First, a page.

Fitting the Pieces Together

At the start of the Learning Theories and Instruction course offered by Walden University, I found my learning style to be in a mix of behaviorism (skill-oriented), cognitivism (concept-oriented), and social-constructivism (concepts get built on through personal experiences). As a science teacher, I was mostly relying on students demonstrating their skill, which falls under the behaviorism learning style. Learning of vocabulary and concepts that did not reflect on assessable skills fell under cognitivism and constructivism. After learning about the multiple intelligence theory, adult learning theory, connectivism, and social learning theory, I find that many learning theories apply to my learning.

Evolution picture of ape to computer user

Evolution picture of ape to computer user

Online courses have a heavy usage of technology. Connectivism states that learning is distributed within a network that is socially and technologically enhanced (Siemens, 2006). A person can have more connections by building on the places where that person receives information. Connectivism relies heavily on making connections through online media. Activities that I have undergone that deal connectivism is subscribing to blogs, writing blogs, and having interactive online discussions with classmates and other people around the world. I also use search engines and database tools to reference other materials, which adds to my learning nodes.

Social learning theory states that people learn through the observation of others and through the consequences of their actions. With a plethora of online video sources, I am able to learn numerous things through demonstrations and instructions, which also adds to my learning nodes (connectivism).

As an adult learner on a different time zone as compared to my peers, I appreciate that the online discussions take place asynchronously, which fits in line with the adult learning theory. I also appreciate that resources can be found online in easy to find locations. “Encouraging reflection and dialogue, whether with the self, another, or a group, enables learning to take place” (Merriam, 2008, p. 97). Cercone (2008) mentions that adult learners have cultural and societal differences that adds to his or her individuality. Learning tasks need to be self-directed and independent to maintain the adult learning theory concept.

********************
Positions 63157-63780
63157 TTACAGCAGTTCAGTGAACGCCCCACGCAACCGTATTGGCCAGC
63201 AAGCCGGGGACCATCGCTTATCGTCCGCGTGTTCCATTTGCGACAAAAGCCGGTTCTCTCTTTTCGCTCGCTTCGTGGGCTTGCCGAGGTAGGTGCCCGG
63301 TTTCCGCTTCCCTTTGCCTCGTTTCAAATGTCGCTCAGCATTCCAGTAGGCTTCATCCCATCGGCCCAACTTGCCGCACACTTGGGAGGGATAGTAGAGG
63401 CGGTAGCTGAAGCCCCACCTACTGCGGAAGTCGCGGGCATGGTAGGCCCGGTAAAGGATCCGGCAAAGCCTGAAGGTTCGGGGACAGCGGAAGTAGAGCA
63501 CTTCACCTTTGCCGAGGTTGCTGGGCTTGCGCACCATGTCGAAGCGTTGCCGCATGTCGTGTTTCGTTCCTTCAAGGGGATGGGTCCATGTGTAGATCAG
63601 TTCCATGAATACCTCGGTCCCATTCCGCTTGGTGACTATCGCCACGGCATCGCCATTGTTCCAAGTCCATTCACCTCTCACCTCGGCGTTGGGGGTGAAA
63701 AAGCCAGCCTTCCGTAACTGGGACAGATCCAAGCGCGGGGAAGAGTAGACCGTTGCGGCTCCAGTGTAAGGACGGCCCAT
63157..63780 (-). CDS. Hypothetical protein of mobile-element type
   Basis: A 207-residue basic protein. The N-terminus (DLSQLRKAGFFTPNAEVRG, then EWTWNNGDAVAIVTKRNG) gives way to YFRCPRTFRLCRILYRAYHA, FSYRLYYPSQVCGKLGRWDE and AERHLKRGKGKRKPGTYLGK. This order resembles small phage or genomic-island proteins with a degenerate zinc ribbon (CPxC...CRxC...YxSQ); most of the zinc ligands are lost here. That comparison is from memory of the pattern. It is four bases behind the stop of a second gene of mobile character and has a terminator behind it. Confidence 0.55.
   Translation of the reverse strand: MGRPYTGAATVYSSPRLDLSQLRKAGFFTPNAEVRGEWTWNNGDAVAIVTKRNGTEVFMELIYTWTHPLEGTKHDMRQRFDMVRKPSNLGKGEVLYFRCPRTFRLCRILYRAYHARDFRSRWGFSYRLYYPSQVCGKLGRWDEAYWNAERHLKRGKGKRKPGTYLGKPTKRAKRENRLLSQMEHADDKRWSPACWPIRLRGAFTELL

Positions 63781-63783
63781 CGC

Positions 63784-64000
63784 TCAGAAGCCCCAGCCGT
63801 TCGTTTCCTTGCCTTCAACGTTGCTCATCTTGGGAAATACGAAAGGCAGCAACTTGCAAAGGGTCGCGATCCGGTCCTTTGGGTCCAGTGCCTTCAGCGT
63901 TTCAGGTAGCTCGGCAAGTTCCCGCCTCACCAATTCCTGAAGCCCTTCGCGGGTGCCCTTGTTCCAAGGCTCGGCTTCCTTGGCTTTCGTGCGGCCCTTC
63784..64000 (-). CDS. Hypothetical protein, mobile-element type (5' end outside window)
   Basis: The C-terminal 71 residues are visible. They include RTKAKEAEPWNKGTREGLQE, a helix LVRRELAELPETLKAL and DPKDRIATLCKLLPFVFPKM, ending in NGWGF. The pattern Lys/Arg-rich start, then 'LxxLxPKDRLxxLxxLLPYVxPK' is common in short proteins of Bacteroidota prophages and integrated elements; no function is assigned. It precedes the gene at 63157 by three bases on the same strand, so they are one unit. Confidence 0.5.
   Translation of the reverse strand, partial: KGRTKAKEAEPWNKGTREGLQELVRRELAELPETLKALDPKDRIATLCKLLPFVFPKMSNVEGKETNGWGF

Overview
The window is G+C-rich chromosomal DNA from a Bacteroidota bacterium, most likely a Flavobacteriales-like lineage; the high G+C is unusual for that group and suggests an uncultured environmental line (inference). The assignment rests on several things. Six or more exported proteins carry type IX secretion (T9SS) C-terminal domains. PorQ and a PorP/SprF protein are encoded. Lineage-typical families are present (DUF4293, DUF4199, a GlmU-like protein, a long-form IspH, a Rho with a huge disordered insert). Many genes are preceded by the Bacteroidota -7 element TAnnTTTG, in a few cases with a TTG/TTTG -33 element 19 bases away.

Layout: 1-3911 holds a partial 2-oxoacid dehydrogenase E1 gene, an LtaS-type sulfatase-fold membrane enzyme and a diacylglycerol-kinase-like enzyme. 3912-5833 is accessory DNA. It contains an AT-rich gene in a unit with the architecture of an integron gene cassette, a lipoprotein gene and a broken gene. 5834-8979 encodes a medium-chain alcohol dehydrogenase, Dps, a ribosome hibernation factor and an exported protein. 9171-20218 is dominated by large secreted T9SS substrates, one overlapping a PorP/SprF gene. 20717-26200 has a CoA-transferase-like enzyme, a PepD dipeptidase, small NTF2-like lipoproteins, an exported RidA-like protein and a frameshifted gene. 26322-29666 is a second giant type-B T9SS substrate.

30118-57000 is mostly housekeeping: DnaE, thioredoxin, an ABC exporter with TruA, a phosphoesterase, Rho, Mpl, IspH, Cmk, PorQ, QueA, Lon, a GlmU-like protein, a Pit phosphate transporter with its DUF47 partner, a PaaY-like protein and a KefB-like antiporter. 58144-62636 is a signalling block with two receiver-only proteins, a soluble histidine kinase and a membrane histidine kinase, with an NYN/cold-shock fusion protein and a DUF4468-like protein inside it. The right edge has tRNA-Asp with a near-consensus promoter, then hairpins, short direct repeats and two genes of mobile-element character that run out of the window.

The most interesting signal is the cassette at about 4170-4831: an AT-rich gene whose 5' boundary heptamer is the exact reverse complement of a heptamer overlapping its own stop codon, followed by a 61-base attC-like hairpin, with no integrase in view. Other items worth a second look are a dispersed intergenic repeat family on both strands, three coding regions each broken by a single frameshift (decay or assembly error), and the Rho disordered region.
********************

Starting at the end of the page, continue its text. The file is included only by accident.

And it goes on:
In consideration of teaching students through an online course, I understand that there needs to multiple ways of assessing students and multiple ways of approaching learning with students. Traditional classrooms filled with only lectures do not guarantee learning for all students. Technology should be incorporated to ease the learning process and interactivity should be incorporated to help further the learning experience.

Merriam, S. B. (2008). Adult learning theory for the twenty-first century. New Directions for Adult and Continuing Education, 119, 93–98.
Siemens, G. (2006). Knowing Knowledge. Retrieved on June 2, 2010 from http://www.elearnspace.org/KnowingKnowledge_LowRes.pdf

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